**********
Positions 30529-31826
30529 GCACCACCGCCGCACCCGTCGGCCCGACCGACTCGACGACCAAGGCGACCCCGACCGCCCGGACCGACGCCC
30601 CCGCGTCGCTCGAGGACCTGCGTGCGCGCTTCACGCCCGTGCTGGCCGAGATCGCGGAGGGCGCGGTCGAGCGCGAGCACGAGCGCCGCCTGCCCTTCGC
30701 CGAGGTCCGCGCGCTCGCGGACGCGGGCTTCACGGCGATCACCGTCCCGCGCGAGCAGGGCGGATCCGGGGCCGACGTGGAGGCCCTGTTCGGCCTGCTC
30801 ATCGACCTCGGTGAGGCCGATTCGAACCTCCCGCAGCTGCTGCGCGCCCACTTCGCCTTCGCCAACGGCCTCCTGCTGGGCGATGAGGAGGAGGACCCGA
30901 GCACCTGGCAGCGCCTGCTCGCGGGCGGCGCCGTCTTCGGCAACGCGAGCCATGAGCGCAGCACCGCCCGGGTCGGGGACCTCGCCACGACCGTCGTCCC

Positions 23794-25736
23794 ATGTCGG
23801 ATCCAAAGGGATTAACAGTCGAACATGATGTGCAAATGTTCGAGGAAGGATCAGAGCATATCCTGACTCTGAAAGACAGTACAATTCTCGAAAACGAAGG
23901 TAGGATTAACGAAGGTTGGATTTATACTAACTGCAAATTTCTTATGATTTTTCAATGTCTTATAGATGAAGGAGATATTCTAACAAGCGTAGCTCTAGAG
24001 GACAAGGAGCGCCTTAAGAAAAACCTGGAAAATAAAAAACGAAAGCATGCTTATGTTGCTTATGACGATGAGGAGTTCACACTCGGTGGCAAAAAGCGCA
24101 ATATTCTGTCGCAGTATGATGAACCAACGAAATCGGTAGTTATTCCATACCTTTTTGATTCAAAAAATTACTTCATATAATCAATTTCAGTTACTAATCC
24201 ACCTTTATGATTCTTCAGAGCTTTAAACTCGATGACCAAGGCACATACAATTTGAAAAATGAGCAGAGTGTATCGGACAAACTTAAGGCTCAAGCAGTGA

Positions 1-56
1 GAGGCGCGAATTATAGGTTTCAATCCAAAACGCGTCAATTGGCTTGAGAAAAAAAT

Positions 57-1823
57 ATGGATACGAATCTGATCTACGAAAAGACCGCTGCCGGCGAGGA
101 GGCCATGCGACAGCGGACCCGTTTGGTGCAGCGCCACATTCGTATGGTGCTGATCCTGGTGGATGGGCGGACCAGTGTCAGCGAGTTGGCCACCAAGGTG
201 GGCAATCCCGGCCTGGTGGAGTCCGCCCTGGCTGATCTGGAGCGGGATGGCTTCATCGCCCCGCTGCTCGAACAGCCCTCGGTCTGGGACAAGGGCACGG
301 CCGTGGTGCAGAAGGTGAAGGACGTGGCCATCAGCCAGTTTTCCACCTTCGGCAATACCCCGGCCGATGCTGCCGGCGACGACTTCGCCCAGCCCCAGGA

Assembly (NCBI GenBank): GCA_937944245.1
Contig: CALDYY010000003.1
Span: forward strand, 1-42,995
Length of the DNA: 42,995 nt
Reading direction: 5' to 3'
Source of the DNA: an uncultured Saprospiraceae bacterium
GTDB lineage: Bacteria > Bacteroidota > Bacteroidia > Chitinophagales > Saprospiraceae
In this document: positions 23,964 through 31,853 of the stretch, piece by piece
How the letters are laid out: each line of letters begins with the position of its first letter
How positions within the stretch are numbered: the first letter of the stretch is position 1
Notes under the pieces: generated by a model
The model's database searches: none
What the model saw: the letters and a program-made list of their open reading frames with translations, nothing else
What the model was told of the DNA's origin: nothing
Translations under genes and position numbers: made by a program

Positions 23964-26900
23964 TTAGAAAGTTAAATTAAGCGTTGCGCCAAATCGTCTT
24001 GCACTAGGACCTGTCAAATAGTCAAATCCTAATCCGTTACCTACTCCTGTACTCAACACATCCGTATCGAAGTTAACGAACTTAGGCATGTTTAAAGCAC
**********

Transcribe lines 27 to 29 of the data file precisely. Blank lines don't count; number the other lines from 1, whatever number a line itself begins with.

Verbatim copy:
GTDB lineage: Bacteria > Bacteroidota > Bacteroidia > Chitinophagales > Saprospiraceae
In this document: positions 23,964 through 31,853 of the stretch, piece by piece
How the letters are laid out: each line of letters begins with the position of its first letter